Those delicious chills you get as your favorite piece of music reaches its climax? They’re the result of a glorious spike of dopamine in your brain–that’s the same neurotransmitter that’s involved in reward, motivation, and addiction.
In a nifty series of experiments published in Nature Neuroscience, researchers determined that music provokes floods of dopamine in music lovers. Study coauthor Valorie Salimpoor notes that dopamine has long been known to play a role in more physical activities like taking drugs and having sex, but this research highlights its role in other aspects of our lives.
“It is amazing that we can release dopamine in anticipation of something abstract, complex and not concrete,” Salimpoor said. “This is the first study to show that dopamine can be released in response to an aesthetic stimulus.” [Discovery News]
You’ve probably heard oxytocin referred to as the “love hormone,” but a new study in the Proceedings of the National Academy of Sciences reminds us that there’s much more to it than that. Jennifer Bartz and colleagues treated men either with nasal sprays that included oxytocin or placebo sprays that didn’t, with peculiar results.
Before all of this, the men completed a series of widely used questionnaires to measure the state of their social ties. The questions assessed the nature of their bonds with their families and friends, how sensitive they are to rejection, how comfortable they are at being close to other people, how much they desire that closeness, and more. Shortly after using both sprays, the recruits also answered questions about their mother’s parenting style.
Bartz found that when she averaged out the volunteers’ results, the sniffs of oxytocin hadn’t seemed to colour their memories of their mothers. But things changed when she looked at them individually. Those who felt more anxious about their relationships took a dimmer view of their mother’s parenting styles when they sniffed oxytocin, compared to the placebo. Those who were more secure in their relationships reacted in the opposite way – they remembered mum as being closer and more caring when they took the oxytocin.
Not Exactly Rocket Science: Can a sniff of oxytocin improve the social skills of autistic people?
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Staring at your beloved’s face really can take the pain away and make everything better. A small but intriguing study has found that college students who looked at pictures of their beloveds felt less pain than others.
The study, published in PLoS One, was a collaboration between the pain researcher Sean Mackey and the love researcher Arthur Aron, who wondered how their fields might overlap in the brain. First they put out the call for volunteers in the early, passionate stages of a relationship.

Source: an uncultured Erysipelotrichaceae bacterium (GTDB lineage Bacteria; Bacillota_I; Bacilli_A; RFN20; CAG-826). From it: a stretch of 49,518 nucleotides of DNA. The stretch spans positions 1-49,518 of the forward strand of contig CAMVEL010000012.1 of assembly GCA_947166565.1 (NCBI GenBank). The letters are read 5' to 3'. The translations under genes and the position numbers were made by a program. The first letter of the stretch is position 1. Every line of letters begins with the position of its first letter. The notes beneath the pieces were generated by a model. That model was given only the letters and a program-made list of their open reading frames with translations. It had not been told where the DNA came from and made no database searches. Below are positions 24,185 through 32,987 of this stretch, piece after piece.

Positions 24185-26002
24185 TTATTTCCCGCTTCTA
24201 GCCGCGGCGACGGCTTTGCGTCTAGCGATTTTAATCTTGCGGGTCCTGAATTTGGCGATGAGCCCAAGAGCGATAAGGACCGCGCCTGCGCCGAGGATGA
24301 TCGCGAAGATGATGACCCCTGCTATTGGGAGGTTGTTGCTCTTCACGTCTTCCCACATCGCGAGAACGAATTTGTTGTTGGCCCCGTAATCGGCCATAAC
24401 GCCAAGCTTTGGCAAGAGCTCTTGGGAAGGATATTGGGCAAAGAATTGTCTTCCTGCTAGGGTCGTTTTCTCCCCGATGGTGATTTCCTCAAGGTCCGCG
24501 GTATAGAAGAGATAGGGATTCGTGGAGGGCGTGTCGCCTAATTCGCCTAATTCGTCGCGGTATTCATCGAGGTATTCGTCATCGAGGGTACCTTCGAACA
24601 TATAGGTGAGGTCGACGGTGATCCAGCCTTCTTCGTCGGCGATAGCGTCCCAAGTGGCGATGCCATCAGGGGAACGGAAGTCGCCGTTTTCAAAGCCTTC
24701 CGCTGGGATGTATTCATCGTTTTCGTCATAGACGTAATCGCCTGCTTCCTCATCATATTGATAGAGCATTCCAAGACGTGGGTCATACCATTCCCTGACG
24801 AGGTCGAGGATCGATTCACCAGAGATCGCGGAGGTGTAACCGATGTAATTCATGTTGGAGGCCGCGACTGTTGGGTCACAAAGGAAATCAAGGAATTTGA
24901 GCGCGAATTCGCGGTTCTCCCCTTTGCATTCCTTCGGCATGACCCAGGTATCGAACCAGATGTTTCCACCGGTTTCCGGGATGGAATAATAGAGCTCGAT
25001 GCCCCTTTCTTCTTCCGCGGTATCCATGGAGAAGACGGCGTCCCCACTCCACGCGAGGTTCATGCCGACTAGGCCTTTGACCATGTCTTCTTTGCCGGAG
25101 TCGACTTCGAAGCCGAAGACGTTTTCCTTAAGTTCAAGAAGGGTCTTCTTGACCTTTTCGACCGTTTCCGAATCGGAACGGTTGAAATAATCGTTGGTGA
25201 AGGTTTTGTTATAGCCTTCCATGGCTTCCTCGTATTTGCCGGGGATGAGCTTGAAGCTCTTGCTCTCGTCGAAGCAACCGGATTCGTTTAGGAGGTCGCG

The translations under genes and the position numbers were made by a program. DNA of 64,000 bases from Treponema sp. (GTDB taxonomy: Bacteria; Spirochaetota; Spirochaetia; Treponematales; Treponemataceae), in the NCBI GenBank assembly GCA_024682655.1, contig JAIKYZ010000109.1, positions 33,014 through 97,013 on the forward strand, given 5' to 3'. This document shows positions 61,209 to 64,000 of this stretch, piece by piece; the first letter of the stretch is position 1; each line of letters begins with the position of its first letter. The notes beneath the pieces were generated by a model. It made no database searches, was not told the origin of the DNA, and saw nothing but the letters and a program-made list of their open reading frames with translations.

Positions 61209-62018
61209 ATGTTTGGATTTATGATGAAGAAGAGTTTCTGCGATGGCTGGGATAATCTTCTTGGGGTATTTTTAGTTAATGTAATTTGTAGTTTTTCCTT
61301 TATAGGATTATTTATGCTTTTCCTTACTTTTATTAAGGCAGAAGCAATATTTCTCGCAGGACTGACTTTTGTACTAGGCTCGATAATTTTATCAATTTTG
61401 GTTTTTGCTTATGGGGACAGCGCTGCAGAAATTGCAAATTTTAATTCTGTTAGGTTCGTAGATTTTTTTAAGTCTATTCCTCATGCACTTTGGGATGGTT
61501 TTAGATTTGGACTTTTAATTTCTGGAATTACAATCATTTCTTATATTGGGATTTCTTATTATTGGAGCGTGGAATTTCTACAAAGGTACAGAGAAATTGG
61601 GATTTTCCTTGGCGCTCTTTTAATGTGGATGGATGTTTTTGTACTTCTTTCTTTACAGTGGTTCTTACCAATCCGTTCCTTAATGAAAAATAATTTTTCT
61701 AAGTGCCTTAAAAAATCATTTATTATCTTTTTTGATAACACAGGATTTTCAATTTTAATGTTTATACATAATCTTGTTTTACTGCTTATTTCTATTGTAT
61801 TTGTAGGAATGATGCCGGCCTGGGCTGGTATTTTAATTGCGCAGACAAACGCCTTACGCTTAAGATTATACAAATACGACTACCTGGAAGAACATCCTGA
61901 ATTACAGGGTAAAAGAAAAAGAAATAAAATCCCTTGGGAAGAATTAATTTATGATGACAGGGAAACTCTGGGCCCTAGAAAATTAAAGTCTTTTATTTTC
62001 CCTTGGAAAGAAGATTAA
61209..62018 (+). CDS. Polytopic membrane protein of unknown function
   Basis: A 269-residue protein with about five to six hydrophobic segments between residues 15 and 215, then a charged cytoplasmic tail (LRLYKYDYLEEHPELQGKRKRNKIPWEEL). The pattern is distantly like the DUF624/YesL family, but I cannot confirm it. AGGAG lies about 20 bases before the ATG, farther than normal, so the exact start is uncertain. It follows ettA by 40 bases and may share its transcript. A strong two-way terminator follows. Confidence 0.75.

The authors recruited 15 Stanford undergrads who were “wildly, recklessly in love,” said Mackey, adding that the recruitment process took “only days. It was the easiest study I’ve ever recruited for,” he said. “Within hours they were all banging on my door, ‘Study us! Study us!’ When you’re in that kind of love, you want the world to know about it.” [HealthDay News]
At the lab, the 15 volunteers either looked at photos of their beloveds, or at photos of an “equally attractive” acquaintance. In a third variation meant to test the impact of a mental distraction, the volunteers were asked to perform a cognitive task like listing sports that aren’t played with a ball. Then the researchers dialed up the pain, using a heated probe which they pressed against each person’s palm.
Doggie separation anxiety–the whining, scratching, and general misbehaving that happens when some dogs are left home alone–is somehow linked to the dog’s general outlook on life, new research says. Coauthor Emily Blackwell explains that she wondered whether the behavior she’d observed during high school in her own anxiety-prone dog was normal.
“So many people think [separation-related behavior] is just something dogs do.” … They think the dog is angry the owner is leaving, say, and exacting its revenge on the owner’s slippers. [ScienceNOW].
For the study, published in Current Biology, the team investigated the link between this separation anxiety trait and a pessimistic attitude. To test pessimism, 24 dogs were trained to associate a full food bowl with one side of a room and an empty bowl with the opposite side.
The dogs learn quickly “if it’s on one side, to race over and nearly knock over the screen to get it,” says Blackwell. “If it’s on the other side, they look around and quite often give us a big sigh.” Some dogs amble over to check out the empty bowl; others just lie down. [ScienceNOW]
If there’s a certain smell or sound that instantly brings back traumatic memories, it could be because those memories are stored—at least in part—in brain regions associated with the input of your senses, according to a study this week in Science.